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In transition to NHL, Kuznetsov a quick study
29 марта 2014 года. The Washington Post


 Three weeks ago, when Evgeny Kuznetsov at long last arrived in Washington, Coach Adam Oates went out of his way to downplay expectations for the 21-year-old forward.

No amount of raw skill could prepare him to jump into the NHL, where physicality and grit take on a larger role than in Russia's Kontinental Hockey League. But through his first eight NHL games, Kuznetsov has shown an accelerated learning curve.

"He's maybe a little ahead of what I expected because I didn't expect much," Oates said. "The NHL is so different and I thought it would be a little overwhelming and it hasn't been so far, which I'm very happy about for him and for us. He's playing very solid."

There was never much question that Kuznetsov would provide an offensive spark. His talent as a puck-carrier, offensive vision and ability to set up teammates were all visible when the Capitals made him a first-round pick in 2010. The results have come quicker than many anticipated, though, as Kuznetsov has recorded one goal and five assists and is 2-for-3 in shootouts.

"He's a very skilled player. He's able to hold onto the puck and try to make plays," said Troy Brouwer, who has played on the second line with Kuznetsov in the past five games and sees his new teammate learning how the North American ice size speeds up play. "On smaller ice, time closes in on you a little bit quicker but I think he's figuring it out. He's realizing that he's got to make a play, a decision a little bit quicker, but he's got that skill set to be able to do that."

Kuznetsov started on the fourth line because Oates wanted to ease him into the NHL, but that lasted only three games. After a three-assist performance against Vancouver on March 14, he was moved up to the second line, where he's played since and seen his ice time increase to more than 17 minutes per night.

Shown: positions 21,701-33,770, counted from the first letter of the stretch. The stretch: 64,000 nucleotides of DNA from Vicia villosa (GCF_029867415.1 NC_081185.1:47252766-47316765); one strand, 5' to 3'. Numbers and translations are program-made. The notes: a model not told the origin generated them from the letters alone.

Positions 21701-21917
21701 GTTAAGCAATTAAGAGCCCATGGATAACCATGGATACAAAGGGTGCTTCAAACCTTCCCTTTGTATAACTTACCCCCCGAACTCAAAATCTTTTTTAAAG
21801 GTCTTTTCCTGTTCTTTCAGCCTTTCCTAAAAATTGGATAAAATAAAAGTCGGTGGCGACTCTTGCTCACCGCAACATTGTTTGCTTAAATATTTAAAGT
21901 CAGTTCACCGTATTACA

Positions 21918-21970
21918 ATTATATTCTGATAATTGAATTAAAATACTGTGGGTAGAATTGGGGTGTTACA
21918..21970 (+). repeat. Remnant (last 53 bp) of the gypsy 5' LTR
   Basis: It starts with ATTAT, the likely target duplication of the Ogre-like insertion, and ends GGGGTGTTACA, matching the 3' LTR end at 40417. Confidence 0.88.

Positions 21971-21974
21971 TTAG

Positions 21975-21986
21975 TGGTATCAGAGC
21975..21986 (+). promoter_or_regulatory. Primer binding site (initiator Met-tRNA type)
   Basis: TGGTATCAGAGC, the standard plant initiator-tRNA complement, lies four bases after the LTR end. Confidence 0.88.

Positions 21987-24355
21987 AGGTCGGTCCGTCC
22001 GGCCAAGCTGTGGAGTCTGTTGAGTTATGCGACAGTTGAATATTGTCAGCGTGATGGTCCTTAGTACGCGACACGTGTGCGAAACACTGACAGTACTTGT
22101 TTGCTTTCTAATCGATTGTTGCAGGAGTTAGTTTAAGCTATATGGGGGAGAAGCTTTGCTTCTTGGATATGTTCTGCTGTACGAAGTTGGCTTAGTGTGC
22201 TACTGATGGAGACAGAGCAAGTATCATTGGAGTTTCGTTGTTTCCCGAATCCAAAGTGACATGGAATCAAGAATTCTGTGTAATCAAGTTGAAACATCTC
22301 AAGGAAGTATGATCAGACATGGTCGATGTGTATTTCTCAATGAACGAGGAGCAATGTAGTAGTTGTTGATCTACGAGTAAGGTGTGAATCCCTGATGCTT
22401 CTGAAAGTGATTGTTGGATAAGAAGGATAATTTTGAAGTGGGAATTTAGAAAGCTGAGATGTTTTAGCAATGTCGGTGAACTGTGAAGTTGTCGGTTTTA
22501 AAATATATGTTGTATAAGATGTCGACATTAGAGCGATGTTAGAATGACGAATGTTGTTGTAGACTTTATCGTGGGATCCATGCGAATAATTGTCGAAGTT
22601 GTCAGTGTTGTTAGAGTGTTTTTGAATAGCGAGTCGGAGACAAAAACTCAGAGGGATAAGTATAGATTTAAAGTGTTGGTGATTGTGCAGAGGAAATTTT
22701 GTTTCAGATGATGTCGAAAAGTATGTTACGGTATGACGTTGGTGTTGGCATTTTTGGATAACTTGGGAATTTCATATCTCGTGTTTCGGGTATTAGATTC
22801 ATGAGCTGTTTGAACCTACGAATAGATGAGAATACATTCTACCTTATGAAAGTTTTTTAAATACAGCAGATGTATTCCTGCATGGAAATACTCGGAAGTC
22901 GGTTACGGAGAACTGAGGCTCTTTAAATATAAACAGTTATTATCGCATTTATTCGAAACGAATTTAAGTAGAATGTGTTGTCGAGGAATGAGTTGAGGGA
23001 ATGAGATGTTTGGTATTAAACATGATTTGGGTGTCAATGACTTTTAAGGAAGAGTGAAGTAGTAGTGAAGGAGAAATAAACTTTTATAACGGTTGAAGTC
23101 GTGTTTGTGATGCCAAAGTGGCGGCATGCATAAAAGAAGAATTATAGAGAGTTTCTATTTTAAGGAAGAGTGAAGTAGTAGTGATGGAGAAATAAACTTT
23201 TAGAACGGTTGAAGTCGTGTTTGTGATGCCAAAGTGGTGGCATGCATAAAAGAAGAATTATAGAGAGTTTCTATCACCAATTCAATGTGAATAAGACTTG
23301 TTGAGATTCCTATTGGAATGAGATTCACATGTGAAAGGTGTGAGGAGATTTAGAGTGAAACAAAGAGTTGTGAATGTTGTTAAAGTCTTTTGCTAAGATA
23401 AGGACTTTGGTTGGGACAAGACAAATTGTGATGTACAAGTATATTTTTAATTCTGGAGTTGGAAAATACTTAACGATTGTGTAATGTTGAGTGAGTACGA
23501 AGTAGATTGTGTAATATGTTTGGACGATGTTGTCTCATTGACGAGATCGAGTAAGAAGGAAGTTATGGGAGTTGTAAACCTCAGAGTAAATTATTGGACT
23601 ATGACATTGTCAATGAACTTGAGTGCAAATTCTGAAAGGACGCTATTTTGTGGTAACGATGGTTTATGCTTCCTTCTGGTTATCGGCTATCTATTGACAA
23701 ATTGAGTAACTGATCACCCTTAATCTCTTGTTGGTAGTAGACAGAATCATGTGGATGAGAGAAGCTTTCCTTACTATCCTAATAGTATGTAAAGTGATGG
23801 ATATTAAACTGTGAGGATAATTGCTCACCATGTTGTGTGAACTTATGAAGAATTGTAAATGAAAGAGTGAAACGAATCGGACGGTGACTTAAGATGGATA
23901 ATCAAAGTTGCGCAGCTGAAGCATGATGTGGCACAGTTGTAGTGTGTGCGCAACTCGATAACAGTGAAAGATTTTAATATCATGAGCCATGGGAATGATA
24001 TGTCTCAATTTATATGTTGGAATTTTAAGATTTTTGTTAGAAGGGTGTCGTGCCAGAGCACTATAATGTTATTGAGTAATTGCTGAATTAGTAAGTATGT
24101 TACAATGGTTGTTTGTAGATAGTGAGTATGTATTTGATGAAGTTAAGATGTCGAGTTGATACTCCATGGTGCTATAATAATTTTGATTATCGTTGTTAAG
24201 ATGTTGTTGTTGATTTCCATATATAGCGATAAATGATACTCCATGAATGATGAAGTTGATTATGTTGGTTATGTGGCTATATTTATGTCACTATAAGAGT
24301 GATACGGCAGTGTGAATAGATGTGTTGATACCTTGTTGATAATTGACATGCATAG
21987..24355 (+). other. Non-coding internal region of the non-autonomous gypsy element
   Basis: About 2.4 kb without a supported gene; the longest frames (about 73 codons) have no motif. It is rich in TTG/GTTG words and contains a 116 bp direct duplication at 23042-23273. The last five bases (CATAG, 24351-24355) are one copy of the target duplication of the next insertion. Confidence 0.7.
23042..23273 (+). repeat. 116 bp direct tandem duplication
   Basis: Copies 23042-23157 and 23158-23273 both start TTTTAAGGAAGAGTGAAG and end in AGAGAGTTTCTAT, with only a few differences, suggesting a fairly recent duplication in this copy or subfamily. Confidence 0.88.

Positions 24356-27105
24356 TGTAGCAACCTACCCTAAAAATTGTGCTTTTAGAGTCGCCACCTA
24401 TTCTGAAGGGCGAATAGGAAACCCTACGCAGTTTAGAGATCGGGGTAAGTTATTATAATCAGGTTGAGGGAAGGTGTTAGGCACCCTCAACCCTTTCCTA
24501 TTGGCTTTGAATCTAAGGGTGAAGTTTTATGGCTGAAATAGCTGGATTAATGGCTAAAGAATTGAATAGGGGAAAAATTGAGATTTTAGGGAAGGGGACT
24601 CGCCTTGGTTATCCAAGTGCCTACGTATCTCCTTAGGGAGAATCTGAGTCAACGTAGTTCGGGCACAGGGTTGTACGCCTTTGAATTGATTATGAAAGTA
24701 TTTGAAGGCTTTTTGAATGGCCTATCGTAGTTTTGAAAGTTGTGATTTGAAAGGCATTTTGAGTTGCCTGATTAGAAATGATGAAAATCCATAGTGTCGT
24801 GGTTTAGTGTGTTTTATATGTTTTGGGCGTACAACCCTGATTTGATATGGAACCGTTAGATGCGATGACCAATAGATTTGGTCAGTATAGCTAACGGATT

The additional ice time, combined with steady shifts on the power play, have helped Kuznetsov feel more comfortable after each game. While he may be new to the NHL and the Capitals, he has a complete appreciation for the situation he landed in with a team in desperate search of wins to reach the playoffs.

At "this time we need to score on power play, whose goal it [is] doesn't matter. We have to score goal," Kuznetsovsaid, adding that the Capitals' power play system is similar to the one he played with the KHL's Traktor Chelyabinsk. "We have nine games [left], right? We need to win straight nine games. We need goals."

What stands out to Oates is Kuznetsov's ability to reel in his skill and protect the puck by making smart decisions to maintain possession.

"He's playing pretty much East Coast hockey, NHL hockey. He realizes there are times you've got to grind and I've been very impressed with that," Oates said. "There was one game really early, I think maybe it was his second game, where he tried this miracle pass in the second period where it got picked off and it went the other way. I haven't really seen that since. When you're touted and you're supposed to be this great stick-handler, puck possession guy - it's still our league, there's no room for that - it's like he's recognized that."

Hillen questionable

Defenseman Jack Hillen (upper body injury) practiced Friday but might not be ready to face Boston today at Verizon Center. If Hillen is unable to play, John Erskine will get back in the lineup for his first game since March 5 at Philadelphia. He's been a healthy scratch in the past seven games. 

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